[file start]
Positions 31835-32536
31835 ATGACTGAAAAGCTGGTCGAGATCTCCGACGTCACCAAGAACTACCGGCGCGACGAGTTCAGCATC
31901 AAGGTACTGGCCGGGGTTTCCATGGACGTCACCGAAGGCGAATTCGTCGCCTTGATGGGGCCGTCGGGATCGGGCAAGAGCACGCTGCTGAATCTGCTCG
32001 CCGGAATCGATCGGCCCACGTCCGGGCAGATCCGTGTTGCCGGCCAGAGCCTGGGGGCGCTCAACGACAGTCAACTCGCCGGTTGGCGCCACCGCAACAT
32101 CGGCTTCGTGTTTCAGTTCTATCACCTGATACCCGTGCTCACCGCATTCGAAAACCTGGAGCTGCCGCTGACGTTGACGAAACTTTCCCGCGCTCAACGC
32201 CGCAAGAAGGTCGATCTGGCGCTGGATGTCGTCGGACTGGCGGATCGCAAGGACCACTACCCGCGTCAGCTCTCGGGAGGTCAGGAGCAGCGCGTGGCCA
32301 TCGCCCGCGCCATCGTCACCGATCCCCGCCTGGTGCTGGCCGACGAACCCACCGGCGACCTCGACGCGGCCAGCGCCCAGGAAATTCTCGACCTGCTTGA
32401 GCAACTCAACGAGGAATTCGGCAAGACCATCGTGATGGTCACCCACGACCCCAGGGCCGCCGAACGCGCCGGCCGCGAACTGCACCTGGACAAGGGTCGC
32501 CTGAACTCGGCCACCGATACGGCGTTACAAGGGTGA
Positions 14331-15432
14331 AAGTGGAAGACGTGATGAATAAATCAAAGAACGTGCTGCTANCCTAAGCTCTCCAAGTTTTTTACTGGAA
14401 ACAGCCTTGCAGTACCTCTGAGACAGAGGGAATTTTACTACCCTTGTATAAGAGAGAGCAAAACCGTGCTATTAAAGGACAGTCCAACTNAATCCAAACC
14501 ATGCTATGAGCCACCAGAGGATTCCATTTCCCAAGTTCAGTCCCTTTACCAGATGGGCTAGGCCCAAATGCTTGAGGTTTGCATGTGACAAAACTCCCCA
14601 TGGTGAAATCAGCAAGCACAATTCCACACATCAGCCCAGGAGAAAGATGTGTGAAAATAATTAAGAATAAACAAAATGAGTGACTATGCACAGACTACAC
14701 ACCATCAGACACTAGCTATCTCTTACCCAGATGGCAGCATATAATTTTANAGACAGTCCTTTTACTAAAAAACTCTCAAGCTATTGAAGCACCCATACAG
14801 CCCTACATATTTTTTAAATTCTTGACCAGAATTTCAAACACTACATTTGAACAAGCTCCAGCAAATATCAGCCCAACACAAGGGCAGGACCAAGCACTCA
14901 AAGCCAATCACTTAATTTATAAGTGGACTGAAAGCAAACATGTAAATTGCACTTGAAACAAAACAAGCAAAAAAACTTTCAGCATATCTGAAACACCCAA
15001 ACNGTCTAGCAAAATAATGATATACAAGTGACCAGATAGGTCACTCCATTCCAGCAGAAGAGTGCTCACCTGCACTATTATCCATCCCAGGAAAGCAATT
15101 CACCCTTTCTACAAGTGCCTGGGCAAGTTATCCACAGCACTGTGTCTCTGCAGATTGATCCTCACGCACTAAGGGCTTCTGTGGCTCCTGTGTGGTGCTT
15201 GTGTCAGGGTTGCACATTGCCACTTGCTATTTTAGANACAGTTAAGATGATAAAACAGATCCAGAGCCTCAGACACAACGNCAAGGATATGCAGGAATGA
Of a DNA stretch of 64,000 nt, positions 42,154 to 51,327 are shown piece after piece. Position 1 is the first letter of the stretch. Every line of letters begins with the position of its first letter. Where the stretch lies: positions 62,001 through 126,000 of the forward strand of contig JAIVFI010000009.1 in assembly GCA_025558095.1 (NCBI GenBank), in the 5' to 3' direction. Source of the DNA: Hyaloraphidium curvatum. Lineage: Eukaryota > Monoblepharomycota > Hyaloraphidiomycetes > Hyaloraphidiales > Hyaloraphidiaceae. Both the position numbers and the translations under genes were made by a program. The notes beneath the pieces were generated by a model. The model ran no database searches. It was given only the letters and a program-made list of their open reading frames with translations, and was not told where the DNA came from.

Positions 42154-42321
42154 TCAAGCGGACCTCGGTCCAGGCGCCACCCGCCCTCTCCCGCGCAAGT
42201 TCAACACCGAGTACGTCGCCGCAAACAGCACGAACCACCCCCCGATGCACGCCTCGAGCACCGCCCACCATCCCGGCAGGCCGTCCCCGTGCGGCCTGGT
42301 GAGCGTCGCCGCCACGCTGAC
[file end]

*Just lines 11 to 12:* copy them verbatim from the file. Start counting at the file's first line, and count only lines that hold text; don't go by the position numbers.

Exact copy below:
14331 AAGTGGAAGACGTGATGAATAAATCAAAGAACGTGCTGCTANCCTAAGCTCTCCAAGTTTTTTACTGGAA
14401 ACAGCCTTGCAGTACCTCTGAGACAGAGGGAATTTTACTACCCTTGTATAAGAGAGAGCAAAACCGTGCTATTAAAGGACAGTCCAACTNAATCCAAACC